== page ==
‘Lambert & Stamp’
Director: James D. Cooper
3 (out of 5) Globes
The Who have always helped burnish their own legacy; Pete Townshend alone has rarely met a rock doc he didn’t bequeath with a sound-bite. But the story told in “Lambert & Wilson” is both underknown and unusually insane. One likely wouldn’t have ever heard “I Can See for Miles” or “Quadrophenia” (or for that matter “You Better You Bet”) had it not been for Kit Lambert and Chris Stamp — two aspiring filmmakers who inadvertently wound up managing and refining a little outfit that would blossom into stadium gods. The Who (then the High Numbers) were an unlikely band (Stamp’s wife recalls saying, “Chris, they’re so ugly”) lorded over by unlikely bosses, who just let life take them in a wild direction.
That’s a very human way of looking at untouchable icons, and it’s key to why “Lambert & Stamp” is more than just another Who doc, much less yet another valentine to an era that’s arguably been valentined to death. It’s easy to forget they didn’t become upper echelon classic rock titans until later — that their first decade together was a string of near-hits that never quite reached number one, and that “Tommy” was a Hail Mary for a band considering quits. Daltrey and Townshend are all over the film — they’re even “billed” before Stamp, ostensibly the star (Lambert died in 1981). But Stamp and, seen in ghostly archival footage, Lambert are truly the stars, and their lack of bigger notoriety, at least among casual music heads, gives the film a humanity it might not otherwise have. They’re sold as a true odd couple: the posh (and not-so-secretly gay, at a time when it was illegal in England) Lambert with the working class Stamp, with his punchy, brittle accent. (He was also brother to Terrence, also on hand for one of many funny anecdotes.)
Is the pair interesting on their own to warrant an entire and, at two hours, relatively long-for-a-doc film? Possibly, though it helps that their story is tied to a major band, albeit only up to the early 1970s, when relations fizzled between managers and musicians. It could be said director James D. Cooper is to some degree pretending this tale is more fascinating than it is, hoping the mix of quick cuts, frequently to B&W archival footage, with cool music will at least give the illusion of dynamism. Cooper too can be a bit sloppy; his footage tends to jump around the decade a lot, making it easy for viewers to get lost. It can even feel at times padded and short on truly mind-blowing intel.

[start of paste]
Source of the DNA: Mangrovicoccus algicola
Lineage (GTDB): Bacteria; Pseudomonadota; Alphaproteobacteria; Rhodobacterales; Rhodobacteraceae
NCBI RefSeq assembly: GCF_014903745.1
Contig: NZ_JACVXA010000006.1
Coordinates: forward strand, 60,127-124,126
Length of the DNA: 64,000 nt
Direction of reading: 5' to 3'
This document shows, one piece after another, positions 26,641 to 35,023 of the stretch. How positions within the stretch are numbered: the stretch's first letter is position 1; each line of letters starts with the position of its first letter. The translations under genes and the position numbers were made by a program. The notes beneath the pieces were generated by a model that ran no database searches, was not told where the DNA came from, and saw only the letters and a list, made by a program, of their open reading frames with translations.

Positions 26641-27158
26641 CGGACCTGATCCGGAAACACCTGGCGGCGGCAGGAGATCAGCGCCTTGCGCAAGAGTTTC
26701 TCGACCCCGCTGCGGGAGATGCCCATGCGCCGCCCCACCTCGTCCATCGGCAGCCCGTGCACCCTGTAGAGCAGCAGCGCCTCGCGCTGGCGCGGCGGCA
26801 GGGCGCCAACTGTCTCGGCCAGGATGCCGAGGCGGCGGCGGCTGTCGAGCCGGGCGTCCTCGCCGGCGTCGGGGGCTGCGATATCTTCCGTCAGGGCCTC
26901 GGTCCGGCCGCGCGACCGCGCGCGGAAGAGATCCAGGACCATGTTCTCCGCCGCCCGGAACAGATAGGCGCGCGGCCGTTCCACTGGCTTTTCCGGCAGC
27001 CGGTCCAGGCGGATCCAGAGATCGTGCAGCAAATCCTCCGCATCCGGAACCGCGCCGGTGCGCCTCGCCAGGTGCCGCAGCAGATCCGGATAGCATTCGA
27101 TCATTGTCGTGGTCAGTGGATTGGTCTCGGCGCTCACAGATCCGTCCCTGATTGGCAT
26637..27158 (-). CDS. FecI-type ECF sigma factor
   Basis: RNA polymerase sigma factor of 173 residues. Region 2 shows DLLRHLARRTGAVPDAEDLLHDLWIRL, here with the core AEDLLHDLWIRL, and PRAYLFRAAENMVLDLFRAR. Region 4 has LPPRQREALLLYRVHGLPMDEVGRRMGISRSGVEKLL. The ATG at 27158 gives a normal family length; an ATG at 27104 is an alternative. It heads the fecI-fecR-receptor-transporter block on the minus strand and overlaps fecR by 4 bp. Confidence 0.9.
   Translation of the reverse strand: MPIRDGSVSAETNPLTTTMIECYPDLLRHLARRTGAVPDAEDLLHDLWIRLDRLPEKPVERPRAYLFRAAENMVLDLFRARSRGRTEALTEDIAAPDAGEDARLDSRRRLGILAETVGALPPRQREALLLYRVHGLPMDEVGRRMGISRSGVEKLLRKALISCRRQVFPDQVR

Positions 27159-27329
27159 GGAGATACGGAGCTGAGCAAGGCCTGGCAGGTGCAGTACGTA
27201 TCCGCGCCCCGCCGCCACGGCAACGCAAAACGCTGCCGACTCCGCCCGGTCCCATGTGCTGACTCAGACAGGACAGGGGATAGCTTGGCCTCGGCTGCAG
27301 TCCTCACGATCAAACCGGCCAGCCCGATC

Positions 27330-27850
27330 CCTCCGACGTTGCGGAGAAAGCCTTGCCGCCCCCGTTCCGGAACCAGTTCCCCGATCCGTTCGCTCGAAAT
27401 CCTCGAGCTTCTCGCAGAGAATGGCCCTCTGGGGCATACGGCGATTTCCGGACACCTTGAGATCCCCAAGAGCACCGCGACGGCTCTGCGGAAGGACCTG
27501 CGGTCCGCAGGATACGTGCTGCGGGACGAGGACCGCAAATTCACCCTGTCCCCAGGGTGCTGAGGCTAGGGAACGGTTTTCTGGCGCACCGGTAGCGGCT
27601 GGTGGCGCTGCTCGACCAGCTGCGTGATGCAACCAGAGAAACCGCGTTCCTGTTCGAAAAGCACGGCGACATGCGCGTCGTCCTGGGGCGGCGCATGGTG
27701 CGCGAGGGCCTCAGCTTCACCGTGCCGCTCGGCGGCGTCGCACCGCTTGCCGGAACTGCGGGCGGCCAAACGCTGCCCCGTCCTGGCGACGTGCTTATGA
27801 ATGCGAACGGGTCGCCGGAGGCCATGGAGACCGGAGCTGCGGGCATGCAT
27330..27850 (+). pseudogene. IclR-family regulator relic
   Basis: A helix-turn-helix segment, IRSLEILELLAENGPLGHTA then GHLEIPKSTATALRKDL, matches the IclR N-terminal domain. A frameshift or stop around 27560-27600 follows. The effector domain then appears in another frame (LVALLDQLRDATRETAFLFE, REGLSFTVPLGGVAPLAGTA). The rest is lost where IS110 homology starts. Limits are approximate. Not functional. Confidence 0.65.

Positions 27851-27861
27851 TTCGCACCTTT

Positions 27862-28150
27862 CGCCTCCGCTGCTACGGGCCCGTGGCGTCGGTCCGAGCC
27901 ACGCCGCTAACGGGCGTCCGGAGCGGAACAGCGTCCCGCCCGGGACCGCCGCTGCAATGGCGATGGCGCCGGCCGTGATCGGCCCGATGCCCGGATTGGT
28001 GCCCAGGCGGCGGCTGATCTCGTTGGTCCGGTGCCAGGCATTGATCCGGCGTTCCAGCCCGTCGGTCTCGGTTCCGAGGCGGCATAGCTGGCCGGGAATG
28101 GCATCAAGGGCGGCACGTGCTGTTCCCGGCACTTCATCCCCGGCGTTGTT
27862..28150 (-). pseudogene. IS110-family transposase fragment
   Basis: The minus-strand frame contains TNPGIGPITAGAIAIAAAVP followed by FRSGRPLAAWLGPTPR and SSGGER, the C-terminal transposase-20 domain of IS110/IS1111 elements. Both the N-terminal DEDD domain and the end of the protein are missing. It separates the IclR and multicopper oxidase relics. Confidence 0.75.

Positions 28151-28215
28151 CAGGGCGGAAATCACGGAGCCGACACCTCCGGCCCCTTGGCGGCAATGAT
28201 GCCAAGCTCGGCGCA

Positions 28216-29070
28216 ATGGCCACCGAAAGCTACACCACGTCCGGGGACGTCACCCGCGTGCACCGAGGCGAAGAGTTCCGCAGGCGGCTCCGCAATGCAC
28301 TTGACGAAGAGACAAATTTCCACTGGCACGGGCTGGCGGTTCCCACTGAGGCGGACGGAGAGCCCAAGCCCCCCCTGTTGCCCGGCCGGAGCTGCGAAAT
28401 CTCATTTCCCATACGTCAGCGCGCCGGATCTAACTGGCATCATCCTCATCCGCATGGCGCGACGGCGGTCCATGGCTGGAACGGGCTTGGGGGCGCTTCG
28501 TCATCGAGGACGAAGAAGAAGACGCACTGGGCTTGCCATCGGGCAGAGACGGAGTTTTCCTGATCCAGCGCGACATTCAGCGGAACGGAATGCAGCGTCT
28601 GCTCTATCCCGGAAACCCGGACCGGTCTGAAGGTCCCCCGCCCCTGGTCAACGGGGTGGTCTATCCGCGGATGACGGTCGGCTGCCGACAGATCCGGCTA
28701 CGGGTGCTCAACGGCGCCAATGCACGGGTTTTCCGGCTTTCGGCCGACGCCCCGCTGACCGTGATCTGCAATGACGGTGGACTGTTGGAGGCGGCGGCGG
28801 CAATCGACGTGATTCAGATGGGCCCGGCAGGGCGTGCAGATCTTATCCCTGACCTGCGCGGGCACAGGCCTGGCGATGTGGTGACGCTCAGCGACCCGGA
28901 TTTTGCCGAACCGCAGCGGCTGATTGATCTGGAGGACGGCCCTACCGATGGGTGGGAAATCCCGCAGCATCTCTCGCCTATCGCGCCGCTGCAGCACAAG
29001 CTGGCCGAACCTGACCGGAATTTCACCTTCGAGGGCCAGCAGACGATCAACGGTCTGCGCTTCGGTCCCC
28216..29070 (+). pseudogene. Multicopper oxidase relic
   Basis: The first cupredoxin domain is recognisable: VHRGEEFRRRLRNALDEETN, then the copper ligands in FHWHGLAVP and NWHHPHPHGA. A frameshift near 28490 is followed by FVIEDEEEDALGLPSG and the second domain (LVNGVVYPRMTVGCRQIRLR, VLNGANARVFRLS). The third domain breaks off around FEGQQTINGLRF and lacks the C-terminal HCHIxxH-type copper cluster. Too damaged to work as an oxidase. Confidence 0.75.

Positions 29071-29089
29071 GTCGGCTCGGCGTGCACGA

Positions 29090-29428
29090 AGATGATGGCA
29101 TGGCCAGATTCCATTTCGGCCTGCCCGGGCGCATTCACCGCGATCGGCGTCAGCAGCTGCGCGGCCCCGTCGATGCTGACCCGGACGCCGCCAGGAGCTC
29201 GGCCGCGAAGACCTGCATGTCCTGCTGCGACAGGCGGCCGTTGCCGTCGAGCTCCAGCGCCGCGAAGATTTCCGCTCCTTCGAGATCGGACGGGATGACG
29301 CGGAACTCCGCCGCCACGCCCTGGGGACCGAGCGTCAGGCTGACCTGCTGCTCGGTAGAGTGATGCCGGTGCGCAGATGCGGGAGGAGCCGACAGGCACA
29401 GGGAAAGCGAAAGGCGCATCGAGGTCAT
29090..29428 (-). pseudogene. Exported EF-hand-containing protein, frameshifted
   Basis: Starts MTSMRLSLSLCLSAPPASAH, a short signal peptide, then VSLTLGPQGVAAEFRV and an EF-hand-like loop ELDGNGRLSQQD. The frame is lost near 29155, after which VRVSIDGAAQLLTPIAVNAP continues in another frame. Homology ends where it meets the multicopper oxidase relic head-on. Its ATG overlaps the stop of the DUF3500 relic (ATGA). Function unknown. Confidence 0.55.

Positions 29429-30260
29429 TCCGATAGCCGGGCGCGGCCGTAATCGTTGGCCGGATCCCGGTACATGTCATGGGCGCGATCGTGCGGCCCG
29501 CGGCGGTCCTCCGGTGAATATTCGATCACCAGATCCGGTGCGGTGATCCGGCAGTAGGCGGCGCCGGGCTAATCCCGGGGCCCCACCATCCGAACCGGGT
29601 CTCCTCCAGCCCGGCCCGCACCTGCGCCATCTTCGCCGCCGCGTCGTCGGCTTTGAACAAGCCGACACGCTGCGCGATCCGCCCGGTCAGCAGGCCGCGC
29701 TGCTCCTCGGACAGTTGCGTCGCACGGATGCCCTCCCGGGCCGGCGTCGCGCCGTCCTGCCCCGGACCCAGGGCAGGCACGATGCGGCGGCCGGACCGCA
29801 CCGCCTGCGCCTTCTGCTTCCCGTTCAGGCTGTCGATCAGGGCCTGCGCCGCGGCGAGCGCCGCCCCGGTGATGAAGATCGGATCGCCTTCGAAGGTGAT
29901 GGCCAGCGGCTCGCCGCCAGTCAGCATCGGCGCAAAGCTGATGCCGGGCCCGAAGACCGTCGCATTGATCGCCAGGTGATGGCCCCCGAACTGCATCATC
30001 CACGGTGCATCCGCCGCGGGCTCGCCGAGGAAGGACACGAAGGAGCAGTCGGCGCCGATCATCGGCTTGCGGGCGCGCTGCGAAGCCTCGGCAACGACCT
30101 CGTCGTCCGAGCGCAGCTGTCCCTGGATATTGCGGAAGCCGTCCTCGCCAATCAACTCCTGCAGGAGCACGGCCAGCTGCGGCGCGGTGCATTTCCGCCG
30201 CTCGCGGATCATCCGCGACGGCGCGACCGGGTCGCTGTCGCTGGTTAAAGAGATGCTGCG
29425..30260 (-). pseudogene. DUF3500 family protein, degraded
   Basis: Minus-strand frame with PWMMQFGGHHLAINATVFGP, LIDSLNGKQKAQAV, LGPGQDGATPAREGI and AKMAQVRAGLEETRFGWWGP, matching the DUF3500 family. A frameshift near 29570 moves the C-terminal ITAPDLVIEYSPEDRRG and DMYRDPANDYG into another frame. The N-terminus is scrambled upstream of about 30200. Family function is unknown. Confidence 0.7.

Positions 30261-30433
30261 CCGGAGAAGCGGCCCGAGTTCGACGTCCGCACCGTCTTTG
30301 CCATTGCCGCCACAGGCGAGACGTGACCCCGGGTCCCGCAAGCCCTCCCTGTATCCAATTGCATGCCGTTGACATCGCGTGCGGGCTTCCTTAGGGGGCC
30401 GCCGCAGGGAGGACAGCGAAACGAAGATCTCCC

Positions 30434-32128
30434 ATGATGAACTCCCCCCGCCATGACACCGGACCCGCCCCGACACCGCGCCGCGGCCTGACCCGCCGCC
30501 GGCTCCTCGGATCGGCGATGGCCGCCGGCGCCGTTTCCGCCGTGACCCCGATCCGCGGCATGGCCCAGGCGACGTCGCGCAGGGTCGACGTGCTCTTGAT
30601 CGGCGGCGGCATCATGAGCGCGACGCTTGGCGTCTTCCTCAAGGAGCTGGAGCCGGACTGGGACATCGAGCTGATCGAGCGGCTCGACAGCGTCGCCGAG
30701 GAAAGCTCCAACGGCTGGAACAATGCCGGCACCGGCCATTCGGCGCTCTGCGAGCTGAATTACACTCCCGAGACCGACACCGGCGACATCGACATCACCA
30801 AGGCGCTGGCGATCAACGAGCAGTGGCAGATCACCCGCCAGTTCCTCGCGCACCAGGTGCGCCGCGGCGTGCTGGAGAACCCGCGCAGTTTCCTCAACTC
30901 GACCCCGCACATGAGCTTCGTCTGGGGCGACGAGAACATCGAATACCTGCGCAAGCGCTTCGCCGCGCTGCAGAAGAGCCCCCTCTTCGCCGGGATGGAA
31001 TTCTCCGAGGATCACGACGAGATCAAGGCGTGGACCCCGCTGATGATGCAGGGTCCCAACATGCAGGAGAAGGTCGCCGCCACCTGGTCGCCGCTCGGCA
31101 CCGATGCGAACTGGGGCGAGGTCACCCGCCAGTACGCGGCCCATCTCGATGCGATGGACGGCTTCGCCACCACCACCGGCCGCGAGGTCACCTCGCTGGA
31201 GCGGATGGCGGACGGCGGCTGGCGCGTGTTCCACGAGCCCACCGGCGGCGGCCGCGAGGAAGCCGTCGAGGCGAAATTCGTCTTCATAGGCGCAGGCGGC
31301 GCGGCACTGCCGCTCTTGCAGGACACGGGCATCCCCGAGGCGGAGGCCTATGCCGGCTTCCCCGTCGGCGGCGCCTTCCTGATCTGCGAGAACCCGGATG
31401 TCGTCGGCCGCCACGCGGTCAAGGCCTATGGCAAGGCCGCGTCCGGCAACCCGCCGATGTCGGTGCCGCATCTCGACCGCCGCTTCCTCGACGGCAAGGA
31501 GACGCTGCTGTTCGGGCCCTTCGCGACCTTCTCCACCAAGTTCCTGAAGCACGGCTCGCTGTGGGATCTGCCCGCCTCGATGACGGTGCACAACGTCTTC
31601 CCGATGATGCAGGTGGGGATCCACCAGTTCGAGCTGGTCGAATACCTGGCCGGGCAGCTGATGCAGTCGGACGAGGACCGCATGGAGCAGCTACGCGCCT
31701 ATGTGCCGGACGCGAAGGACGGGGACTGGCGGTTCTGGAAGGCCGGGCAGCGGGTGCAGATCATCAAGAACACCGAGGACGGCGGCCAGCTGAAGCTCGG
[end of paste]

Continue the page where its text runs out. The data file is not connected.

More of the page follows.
But this is more endearing than irritating. Though Cooper is never seen nor heard, there’s a definite feeling of a filmmaking presence, someone getting lost in research, reluctant to snip things because he just can’t. “Lambert & Stamp” doesn’t always get the exclusive — The Who are too well chronicled — but one of its better gets is delightful, in part because it’s so arcane: an interview interrupted by Townshend playing for his bosses a rough version of the “Who Sell Out” deep cut “Glittering Girl.” The roughness in structure (though not in look, which is slick and accomplished) is what makes it likable — signs of someone who knows he’s found one dingy alley of an exhaustibly preserved period in history that hasn’t till now been fully exploited.